Wednesday, November 30, 2016

"Allied" Review: A Half-Hearted Performance From Star Brad Pitt Sinks This Spy Hunt

Robert Zemeckis has crafted a filmography that while not exactly perfect is still filled to the brim with films that have left and everlasting impact on pop culture and the film industry as a whole. Things like Marty and Doc taking a ride into the future with a Dolorean from Back to the Future, Michael Douglas and Kathleen Turner setting out on a grand adventure in Romancing the Stone, Tom Hanks learning to love a volleyball in Cast Away or explaining the many metaphors from a box of chocolates in Forrest Gump. So it is always sad when a filmmaker of this caliber stumbles even a little bit as we have come to expect such great things from them and that is what makes Zemeckis' latest feature the World War 2 romance epic Allied such a major disappointment despite having a number positive elements. Read the full review after the break.

Review Vital Stats:   
Projector Type: 2D Digital
Film Rating: R
Film Runtime:  2 hr 4 min
Studio: Paramount Pictures
Release Date: November 23, 2016

Loves:  Most Robert Zemeckis films
Likes: Brad Pitt, Marion Cotillard, World War 2 films
Neutral: World War 2 romance films
Hates: Brad Pitt's performance
An alternate choice for a WW2 romance?: Watch Casablanca or even The English Patient instead.

Max and Marianne find love amidst all the chaos around them.

It is 1942 in the midst of World War 2 when undercover agent Max Vatan (Brad Pitt) sneaks into a Nazi occupied Casablanca to meet his contact Marianne Beausejour (Marion Cotillard) who is also undercover as Max's wife. Although Max is emotionally distant at first it doesn't take long before he develops feelings for Marianne which culminates in the two eventually getting married and having a child when they return to London. Everything is going fine for them until the day that it is revealed to Max that his wife may in fact be a German spy and has been using him to feed intelligence to the Nazis. With his back up against a wall and a ticking clock to discover the truth about his wife, Max must decide if he should trust Marianne or the irrefutable evidence that has been laid out before him.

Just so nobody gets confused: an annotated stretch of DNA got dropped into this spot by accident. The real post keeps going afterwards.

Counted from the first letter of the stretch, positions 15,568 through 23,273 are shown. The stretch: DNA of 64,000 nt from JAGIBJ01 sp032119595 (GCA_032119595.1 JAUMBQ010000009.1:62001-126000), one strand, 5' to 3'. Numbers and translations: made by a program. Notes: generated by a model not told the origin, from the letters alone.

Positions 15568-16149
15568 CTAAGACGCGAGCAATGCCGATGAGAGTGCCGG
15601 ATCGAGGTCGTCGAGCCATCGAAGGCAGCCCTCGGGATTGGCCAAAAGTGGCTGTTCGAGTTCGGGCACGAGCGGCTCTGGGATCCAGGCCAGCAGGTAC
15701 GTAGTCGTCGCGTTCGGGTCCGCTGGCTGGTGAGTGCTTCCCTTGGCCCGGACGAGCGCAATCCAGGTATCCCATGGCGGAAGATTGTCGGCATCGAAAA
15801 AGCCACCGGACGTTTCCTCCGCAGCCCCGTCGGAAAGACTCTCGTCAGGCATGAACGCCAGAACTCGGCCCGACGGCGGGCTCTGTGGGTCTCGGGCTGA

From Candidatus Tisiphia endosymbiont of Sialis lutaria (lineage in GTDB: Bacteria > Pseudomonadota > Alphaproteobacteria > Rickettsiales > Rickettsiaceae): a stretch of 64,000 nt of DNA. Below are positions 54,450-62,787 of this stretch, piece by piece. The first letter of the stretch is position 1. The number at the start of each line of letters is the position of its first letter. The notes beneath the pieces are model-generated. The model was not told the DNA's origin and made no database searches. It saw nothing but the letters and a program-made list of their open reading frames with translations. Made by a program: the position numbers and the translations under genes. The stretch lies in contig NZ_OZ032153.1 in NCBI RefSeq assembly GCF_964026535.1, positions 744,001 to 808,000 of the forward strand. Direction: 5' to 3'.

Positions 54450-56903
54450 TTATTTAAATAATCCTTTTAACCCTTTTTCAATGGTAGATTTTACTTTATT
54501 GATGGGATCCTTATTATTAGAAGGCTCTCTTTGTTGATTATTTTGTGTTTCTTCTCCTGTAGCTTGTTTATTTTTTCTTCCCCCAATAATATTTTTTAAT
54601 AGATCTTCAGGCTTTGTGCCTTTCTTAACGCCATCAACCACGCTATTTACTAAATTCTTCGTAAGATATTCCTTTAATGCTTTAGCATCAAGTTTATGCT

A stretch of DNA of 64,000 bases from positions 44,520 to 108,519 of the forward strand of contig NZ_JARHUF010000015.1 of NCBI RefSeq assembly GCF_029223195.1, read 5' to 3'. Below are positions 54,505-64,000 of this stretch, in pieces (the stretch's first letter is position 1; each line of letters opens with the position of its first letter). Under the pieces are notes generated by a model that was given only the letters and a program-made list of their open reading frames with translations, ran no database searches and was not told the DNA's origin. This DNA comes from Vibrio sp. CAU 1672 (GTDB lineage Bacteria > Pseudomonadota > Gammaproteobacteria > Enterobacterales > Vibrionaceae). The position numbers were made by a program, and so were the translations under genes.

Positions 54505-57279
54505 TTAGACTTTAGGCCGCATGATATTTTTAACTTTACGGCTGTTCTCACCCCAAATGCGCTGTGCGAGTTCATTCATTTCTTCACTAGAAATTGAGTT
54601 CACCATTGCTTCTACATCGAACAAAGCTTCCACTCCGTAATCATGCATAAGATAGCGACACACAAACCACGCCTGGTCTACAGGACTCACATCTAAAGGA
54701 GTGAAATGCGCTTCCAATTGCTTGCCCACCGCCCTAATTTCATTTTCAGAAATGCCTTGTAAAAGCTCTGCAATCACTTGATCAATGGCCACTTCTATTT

The cornerstone to every great romance are the actors. Getting the right actors can elevate even the worst script but getting the wrong actors can take even a great script and burn it to the ground. Never has this been more evident in recent years than that of Allied, a film with an intriguing premise, a number of capable actors and a director who has an extensive resume of some of the greatest films of all time. But yet none of it works simply because the chemistry between the two leads just isn't there which for even a normal romance film would be detrimental but when you add in the high stakes of the World War 2 setting along with themes including eternal love and betrayal it is downright catastrophic.

Marion Cotillard gives a heartfelt performance that sadly isn't matched by her co-star.

Brad Pitt can be an exceptional actor when he wants to be and has done both extremes in the realm of romance films with his Legends of the Fall showing his more stoic and charming side and Mr. and Mrs. Smith showing his much more playful and charismatic side. Perhaps due to timing (he was likely going through his breakup with Angelina Jolie while filming) or a lack of enthusiasm in the project itself, watching Pitt go through the motions as Max, this man who is supposedly so desperately in love with Marianne that he is willing to sacrifice his life and his daughters to protect her, feels wholly unconvincing at the most crucial of moments. Whether it be the moment he realizes how much he loves Marianne and asks her to be his wife or the moment when he is told that his wife is a spy you never get the impression that he cares all that much which seems out of character for an actor with his pedigree.